Most of us would agree our generation is a generation that questions. We are perpetually told to set aside “old ways of thinking,” and encouraged to challenge anyone in authority (watch any TV show for evidence of this)… This in turn condones us to rebel against our previous generation’s standards, societal rules, and morality in general.
But, “Y” should that matter to me? To us? To everyone else?
Here is an article to get you thinking on what our generation looks like to others… Although somewhat comic in its delivery, the article has some good points. Terms such as “narcissistic”, “lazy”, “self-indulgent”, and “delusional” have all been used to describe the individuals that make up the “Y” Generation: http://www.waitbutwhy.com/2013/09/why-generation-y-yuppies-are-unhappy.html
Convicting? Good. So why should we, as a generation, change?
Let’s get religious. Exodus 20. The 10 Commandments. The Law or “Words” that are supposed to direct our daily lives. But more than just a list of rules or regulations, take a closer look at verses 5 and 6 discussing idols: “You shall not bow down to them or worship them; for I, the Lord your God, am a jealous God, punishing the children for the sin of the fathers to the third and fourth generation of those who hate me, but showing love to a thousand generations of those who love me and keep my commandments.”
Back up. Our sin can do what now? Punish the following four generations. But look at God’s promise for those who love and obey Him… The ability to show love to a thousand generations. That, my friend, is a great reason to change our generation.
There is nothing wrong with an honest question. But does our generation ask honest questions, or believe we already know the answers?
How does God call you, as a generation “Y”er, to work and live?
If you had to choose a single problem with our generation today, what would it be and what is your role in making it change?
6 thoughts on “Generation “Y”?”
David how does living with an eternal perspective influence your generation? Or what does it look like in your daily life?
Josh you spelled “spaghettios” wrong. And how do you apply what you learn from previous generations?
Matti i appreciate your follow up question but not sure theres much an answer to that one without specifics.
Ill apply what i learn in a given situation in a way thats applicable to the information received.
One way that I could use the wisdom of the previous generations is learning from their mistakes and successes. An example would be how people have picked non Christian spouses. Seeing how that has effected not only their lives but their childrens as well, gives me motivation to not make that my fate also. So i will make sure that if I do end up getting married, I will be “equally yoked”.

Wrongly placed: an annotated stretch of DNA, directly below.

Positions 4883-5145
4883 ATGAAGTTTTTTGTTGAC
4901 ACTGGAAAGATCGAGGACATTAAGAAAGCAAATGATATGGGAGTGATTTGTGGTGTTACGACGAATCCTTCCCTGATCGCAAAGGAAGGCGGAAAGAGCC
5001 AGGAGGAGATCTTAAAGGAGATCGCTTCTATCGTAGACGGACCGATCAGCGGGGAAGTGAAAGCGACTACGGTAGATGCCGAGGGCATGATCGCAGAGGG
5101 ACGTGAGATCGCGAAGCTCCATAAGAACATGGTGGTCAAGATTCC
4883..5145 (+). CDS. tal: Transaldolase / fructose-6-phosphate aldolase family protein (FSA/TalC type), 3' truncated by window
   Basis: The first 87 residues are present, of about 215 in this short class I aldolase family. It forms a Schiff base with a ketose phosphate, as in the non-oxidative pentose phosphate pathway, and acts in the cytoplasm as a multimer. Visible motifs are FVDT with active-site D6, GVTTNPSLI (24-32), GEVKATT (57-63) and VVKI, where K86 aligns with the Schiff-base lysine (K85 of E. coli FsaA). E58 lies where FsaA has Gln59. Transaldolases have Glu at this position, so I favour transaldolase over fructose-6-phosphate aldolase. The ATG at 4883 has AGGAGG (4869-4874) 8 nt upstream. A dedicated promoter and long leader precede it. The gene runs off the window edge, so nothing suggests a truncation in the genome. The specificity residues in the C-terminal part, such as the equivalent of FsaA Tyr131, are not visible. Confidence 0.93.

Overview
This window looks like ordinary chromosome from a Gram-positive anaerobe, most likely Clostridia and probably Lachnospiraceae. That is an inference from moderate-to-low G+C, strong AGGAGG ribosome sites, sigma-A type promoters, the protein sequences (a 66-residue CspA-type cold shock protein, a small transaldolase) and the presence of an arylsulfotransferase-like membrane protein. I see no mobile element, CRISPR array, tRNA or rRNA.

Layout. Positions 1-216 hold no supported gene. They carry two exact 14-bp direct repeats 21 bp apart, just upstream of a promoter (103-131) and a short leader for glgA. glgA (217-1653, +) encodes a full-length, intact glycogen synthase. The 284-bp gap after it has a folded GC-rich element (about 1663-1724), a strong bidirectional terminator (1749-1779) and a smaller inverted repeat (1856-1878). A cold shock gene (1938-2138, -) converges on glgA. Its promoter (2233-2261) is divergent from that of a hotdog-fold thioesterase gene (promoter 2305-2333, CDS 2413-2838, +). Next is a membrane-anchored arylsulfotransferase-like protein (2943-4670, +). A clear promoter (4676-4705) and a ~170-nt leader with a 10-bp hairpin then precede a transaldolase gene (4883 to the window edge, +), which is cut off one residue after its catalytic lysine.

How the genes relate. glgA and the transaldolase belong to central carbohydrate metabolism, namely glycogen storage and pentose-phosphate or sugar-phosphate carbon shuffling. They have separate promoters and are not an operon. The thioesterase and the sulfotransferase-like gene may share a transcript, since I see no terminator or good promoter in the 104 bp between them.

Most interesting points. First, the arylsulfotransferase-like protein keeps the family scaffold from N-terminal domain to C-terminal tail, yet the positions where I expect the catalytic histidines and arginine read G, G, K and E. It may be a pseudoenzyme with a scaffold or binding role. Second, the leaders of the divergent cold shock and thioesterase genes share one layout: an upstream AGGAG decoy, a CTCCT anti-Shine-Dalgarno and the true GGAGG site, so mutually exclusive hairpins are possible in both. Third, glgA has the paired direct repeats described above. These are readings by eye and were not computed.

An example of learning from their success would be looking and thinking more long term about things like my finances. Being older, they realize the importance of saving for the future. Seeing this, I can put more thought and effort into saving my money for more long term items such as a house, retirement, hoverboard, waterbed, stockpiling of twinkies (for apocalypse), my 12 dogs and sled for entering into the Iditarod,(or possible snow apocalypse), airplane, personal bowling alley, the complete set of buffy the vampire slayer seasons, ……. Oh and of course… My genuine article, hand made, good as the ones in Italy, brick fire stone oven.
The single biggest cultural challenge today (not just for young people but even more so of them than previous generations) is the ability to think critically. What am I doing about… practicing “Surrender” & “Examine” daily. It helps me daily become more away of who I am, why I’m doing what I’m doing and what God expects of me.
Your writing is a lot more powerful then that article!
I think God has called me to live humbly as a person in Generation “y” . To group your 2 questions, I do feel that our main problem is we value ourselves higher than other previous generations. However we would be wise to rid ourselves of this narcissism and come to the honest conclusion that we could really learn from our elders and the generations before us. For me this looks like going out of my way to talk to and learn from the wisdom of the older. Also it stresses the importance of being a student of history
Great read Matti!
And an awesomely difficult challenge.
Often I find myself stumbling down the path of entitlement and looking for affirmation through peers instead of what God says I deserve and who I am. I find the biggest issue in our Gen Y is in our focal point. Now.
I read Pslam 16 this week, and verse 5 and 6 says, “Lord, You alone are my portion and my cup; you make my lot secure. The boundary lines have fallen for me in pleasant places; surely I have a delightful inheritance.” (NIV)
My prayer is to be eternally minded as David was. And take it seriously.